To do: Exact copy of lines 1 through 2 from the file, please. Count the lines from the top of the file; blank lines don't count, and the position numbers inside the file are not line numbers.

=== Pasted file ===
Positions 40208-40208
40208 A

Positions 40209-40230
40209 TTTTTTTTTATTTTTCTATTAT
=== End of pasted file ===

Positions 40208-40208
40208 A